Article Text


S136 An observational cohort study to determine the safety, efficacy and outcome of the early initiation of pressure support ventilation during mechanical ventilation
  1. G Glover1,
  2. B Connolly2,
  3. S Di Gangi1,
  4. L Ayers1,
  5. M Terblanche1,
  6. R Beale1,
  7. N Hart3
  1. 1King’s Health Partners, Department of Critical Care, Guy’s and St Thomas’ NHS Foundation Trust, London, UK
  2. 2Division of Asthma, Allergy and Lung Biology, King’s College London, London, UK
  3. 3King’s Health Partners, Lane Fox Respiratory Unit, Guy’s & St Thomas’ NHS Foundation Trust, London, London, UK


Introduction Identifying the earliest time for initiation of weaning from mechanical ventilation (MV) is important. Weaning trials and guidelines apply screening criteria which have not been validated and which may actually delay weaning from MV if too prescriptive. This study aimed to observe physician-led utilisation of pressure support ventilation (PSV), referenced to four screening criteria commonly reported in weaning trials (PaO2:FiO2 ≥26.3kPa, positive end expiratory pressure (PEEP) ≤5cmH2O, Richmond Agitation and Sedation Scale (RASS) >-3 and cardiovascular stability (HR <120, MAP >65mmHg and no inopressor support)), hypothesising that these criteria would not predict ability to sustain a PSV trial for 24hours.

Method Prospective observational cohort study of adult patients receiving MV in a thirty-bed ICU in a university hospital. Routine post-operative patients were excluded. Logistic regression analysis identified factors associated with PSV failure. Outcome is reported according to adherence to the screening criteria.

Results 209 patients were included (mean ± SD age 62.6 ± 15.9years, M:F 115:94, APACHE II 16.7 ± 6.1, 48% medical, 20% elective surgical, 32% emergency surgical admissions). Median (IQR) time to initiate PSV was 11.0 (5.0–22.0)hours, and duration of weaning to extubation was 43.0 (13.0–121.5)hours. PSV weaning was initiated despite significant hypoxia (PaO2:FiO2 35.8 ± 15.9kPa), moderate PEEP levels (7.5 ± 2.5cmH2O), deep sedation (44% RASS≤-3) and cardiovascular instability (48.8%) (Table 1). At PSV initiation, 85% of patients violated at least one screening criterion, yet 74.6% of patients remained stable for 24 hours. Logistic regression identified no association between individual screening criteria and PSV failure. Failure to sustain a PSV trial was associated with ventilation >7 days (RR = 2.12 [1.33, 3.38] p = 0.002) and ICU mortality (RR = 2.94 [1.46, 5.94] p = 0.002).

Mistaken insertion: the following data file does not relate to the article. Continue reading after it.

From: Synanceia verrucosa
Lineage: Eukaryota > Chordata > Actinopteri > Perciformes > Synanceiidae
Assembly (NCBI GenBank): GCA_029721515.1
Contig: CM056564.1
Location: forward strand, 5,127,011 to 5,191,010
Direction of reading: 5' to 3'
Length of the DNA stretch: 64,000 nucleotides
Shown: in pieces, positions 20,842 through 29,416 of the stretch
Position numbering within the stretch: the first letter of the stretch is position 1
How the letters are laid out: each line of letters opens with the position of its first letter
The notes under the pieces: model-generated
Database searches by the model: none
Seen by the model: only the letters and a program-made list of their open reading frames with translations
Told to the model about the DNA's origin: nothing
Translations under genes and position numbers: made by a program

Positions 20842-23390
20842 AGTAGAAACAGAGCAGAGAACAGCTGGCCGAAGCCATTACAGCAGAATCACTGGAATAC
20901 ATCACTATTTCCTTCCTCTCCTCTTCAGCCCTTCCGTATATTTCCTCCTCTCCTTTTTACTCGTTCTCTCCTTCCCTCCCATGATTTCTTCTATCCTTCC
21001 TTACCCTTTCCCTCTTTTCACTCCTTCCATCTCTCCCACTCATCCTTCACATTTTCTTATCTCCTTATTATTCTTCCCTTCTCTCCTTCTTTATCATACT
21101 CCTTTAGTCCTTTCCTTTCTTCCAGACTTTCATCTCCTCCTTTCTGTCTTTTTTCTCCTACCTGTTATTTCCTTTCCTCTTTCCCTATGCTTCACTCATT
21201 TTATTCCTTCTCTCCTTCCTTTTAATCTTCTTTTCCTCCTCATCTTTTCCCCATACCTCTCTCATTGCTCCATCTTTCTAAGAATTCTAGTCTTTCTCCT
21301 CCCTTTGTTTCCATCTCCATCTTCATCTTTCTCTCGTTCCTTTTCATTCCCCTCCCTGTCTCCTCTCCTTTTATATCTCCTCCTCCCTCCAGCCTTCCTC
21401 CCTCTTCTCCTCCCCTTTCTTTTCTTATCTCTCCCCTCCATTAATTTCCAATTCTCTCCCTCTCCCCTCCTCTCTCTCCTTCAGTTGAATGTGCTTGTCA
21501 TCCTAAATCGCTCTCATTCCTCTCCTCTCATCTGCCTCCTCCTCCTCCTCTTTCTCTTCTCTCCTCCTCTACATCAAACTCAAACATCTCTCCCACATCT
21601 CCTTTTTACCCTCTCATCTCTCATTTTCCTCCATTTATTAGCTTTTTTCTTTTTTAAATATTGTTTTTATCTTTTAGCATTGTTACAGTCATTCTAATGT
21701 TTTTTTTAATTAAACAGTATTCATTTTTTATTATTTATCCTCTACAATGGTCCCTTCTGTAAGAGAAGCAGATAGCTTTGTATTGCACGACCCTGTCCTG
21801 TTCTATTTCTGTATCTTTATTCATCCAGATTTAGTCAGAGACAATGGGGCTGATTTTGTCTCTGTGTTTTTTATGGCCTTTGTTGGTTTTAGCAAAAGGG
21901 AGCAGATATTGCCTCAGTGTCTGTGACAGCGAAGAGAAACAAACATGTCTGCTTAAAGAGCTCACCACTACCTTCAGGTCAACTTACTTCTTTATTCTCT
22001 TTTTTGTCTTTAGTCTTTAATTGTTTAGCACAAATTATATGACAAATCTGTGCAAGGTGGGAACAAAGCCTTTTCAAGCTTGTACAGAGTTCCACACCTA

Abstract S136 Table 1.

Physiological parameters and organ support at initiation of pressure support ventilation

Conclusion Physician-led PSV weaning was often initiated early before patients fulfilled conventional screening criteria. Despite this, PSV trials were well tolerated in the majority with active weaning in pressure support subsequently achieved. Individual screening criteria were not associated with PSV failure. Of clinical significance, failure to sustain a PSV trial could be an early indicator of prolonged mechanical ventilation and ICU mortality, and predictive characteristics of this warrant further investigation. Application of screening criteria, as reported in weaning literature, may delay initiation of weaning in some patients.

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